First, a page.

American Cap and Trade: How a Years-Long Environmental Effort Fell Into Political Oblivion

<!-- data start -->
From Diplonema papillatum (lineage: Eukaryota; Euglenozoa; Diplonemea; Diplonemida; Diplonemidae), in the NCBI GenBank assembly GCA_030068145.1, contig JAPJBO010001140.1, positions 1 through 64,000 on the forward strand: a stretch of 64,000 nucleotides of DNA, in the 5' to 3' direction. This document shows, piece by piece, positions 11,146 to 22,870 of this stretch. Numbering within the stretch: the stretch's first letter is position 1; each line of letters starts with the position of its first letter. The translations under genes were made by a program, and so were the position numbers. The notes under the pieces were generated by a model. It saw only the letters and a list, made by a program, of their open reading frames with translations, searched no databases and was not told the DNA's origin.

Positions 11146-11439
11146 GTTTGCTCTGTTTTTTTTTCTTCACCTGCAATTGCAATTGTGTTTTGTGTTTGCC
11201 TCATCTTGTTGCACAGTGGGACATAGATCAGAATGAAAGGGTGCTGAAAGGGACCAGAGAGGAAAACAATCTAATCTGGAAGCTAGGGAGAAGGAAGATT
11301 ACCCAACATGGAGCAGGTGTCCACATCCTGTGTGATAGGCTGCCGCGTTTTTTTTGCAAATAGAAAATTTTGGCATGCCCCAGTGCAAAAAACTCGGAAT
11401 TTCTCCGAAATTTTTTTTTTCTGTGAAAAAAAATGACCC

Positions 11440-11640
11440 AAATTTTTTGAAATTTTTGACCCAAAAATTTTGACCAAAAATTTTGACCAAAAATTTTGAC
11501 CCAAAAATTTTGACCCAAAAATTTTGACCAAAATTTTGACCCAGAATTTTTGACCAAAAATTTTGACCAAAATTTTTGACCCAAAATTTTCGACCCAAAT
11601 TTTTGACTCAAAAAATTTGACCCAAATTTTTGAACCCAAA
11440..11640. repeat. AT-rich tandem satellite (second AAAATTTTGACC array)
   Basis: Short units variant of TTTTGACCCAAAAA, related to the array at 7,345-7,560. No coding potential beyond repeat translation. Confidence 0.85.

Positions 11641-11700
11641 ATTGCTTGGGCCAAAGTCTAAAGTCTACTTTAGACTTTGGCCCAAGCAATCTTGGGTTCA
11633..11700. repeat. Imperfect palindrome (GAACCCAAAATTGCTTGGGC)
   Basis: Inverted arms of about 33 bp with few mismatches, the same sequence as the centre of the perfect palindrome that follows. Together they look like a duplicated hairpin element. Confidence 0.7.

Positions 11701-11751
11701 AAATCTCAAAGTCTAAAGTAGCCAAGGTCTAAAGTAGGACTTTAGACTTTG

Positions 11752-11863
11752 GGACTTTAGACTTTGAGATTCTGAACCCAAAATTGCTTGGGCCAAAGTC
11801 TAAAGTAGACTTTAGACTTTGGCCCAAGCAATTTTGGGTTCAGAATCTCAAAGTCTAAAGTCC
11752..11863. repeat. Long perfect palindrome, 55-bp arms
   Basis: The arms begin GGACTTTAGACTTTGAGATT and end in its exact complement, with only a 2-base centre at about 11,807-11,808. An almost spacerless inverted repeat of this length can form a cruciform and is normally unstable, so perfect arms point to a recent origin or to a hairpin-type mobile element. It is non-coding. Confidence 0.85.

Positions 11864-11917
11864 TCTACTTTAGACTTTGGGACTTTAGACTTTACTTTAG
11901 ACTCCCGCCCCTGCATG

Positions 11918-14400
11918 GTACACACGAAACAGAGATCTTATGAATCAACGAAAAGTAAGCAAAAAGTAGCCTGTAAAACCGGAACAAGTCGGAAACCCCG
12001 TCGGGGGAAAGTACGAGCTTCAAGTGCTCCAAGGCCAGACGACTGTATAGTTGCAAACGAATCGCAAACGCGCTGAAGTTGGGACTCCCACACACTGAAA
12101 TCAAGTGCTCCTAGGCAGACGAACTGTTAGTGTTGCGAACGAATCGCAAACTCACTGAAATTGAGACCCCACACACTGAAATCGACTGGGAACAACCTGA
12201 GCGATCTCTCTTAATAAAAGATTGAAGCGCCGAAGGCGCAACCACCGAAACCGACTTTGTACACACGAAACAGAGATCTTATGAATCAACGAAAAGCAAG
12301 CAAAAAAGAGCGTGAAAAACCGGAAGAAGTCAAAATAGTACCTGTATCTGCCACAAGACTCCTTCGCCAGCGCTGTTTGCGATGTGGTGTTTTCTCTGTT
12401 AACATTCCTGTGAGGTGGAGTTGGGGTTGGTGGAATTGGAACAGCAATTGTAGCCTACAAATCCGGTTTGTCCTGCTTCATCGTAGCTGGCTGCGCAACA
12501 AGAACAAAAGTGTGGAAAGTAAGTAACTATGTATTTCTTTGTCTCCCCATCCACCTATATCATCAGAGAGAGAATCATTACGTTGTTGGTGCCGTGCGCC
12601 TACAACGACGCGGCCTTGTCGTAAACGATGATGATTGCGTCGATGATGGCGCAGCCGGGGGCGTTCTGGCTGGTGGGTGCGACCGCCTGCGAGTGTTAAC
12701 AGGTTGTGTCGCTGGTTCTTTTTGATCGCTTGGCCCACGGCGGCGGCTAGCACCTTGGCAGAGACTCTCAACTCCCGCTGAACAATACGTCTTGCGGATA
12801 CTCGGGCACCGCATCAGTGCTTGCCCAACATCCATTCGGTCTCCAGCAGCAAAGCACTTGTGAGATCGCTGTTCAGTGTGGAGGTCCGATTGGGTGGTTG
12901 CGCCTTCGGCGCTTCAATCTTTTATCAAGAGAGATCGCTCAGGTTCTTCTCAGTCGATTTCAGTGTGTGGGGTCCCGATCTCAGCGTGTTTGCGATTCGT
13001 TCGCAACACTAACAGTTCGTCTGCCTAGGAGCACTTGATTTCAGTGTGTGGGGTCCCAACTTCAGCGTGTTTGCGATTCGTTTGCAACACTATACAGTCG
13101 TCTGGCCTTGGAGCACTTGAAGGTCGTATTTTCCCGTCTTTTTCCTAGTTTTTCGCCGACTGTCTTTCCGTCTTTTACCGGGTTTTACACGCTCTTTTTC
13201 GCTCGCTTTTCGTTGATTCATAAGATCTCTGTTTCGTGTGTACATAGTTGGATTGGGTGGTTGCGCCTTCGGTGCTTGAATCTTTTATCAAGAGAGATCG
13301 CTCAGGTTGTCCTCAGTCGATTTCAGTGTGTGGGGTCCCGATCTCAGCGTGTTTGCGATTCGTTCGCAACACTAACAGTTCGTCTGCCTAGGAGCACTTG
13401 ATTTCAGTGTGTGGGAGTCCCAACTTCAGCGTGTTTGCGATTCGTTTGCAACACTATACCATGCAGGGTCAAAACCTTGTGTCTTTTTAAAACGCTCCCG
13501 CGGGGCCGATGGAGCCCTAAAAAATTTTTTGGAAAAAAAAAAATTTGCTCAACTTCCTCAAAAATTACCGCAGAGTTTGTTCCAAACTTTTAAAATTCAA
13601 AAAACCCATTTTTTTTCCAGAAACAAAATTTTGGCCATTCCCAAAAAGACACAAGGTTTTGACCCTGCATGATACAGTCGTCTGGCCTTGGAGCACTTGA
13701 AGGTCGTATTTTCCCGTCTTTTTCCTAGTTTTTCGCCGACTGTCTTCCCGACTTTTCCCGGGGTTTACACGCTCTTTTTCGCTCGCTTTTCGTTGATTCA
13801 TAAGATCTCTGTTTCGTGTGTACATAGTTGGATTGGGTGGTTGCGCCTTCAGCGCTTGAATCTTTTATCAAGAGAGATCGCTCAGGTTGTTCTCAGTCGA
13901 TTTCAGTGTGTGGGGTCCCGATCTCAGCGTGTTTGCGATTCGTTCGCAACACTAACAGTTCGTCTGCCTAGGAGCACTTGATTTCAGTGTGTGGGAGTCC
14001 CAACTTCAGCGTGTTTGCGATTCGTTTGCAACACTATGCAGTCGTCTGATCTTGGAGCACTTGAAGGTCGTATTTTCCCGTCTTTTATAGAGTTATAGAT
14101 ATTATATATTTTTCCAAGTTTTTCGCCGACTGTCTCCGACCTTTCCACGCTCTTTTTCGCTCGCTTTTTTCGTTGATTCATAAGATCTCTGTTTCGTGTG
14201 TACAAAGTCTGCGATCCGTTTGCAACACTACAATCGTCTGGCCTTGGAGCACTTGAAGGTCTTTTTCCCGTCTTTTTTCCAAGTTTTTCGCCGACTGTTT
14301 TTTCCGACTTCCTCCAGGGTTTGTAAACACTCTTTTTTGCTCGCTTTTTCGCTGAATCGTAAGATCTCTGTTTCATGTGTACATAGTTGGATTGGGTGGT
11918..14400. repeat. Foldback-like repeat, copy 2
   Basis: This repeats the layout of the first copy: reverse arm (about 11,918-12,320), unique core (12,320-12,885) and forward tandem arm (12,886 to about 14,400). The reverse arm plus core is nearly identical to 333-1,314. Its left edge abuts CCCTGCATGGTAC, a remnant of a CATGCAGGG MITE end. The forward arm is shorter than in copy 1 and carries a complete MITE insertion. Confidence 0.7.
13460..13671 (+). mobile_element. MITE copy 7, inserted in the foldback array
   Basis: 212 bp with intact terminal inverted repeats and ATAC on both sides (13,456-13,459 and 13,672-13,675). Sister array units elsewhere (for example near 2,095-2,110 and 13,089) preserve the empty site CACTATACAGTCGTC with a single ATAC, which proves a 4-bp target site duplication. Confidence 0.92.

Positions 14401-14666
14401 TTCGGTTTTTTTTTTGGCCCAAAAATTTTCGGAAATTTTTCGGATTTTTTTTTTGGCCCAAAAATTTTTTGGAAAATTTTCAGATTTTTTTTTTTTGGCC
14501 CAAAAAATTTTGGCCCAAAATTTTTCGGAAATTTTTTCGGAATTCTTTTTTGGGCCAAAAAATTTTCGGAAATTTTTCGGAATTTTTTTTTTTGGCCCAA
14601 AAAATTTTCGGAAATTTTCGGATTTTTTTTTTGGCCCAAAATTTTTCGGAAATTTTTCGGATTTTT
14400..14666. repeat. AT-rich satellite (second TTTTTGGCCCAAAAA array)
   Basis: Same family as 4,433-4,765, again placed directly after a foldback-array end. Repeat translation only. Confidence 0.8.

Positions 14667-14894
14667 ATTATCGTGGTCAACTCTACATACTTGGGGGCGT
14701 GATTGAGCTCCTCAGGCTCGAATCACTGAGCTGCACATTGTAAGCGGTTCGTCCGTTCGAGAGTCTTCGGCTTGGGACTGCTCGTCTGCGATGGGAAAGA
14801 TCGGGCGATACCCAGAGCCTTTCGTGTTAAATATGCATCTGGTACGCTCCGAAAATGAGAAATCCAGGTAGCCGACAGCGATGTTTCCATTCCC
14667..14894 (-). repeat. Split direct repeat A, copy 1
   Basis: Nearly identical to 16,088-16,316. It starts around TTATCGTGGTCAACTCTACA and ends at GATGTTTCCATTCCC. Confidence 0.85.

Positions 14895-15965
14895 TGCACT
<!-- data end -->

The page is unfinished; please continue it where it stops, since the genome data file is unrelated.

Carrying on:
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The American Clean Energy and Security Act of 2009 is the closest that Congress has come to establishing a national carbon market, and it only passed the House of Representatives. Cap and trade, which was successfully implemented once in the bipartisan 1990 Clean Air Act Amendments, would have allowed high emitters of carbon to choose their own solutions to the problem of high carbon emissions, leaving room for innovation without mandating it. While reflections on the political climate around the bill and economic analyses of its policies abound, little research exists on the speech of the representatives who passed it, and those who voted against it. Using corpus analysis methods such as collocate evaluation and KWIC, this research analyzes the House of Representatives’ Subcommittee on Energy and Environment’s discussion of the bill. By separating Republican and Democratic speech, this research narrows down three major ideological frameworks on which the parties disagree: belief in anthropogenic climate change, the impact of climate progress on the economy, and the influence of carbon emissions reductions on America’s status as a leader. These three frameworks serve as major points of contention between the parties and indicate that the time has come to develop new, compelling approaches to discussing carbon emissions solutions.



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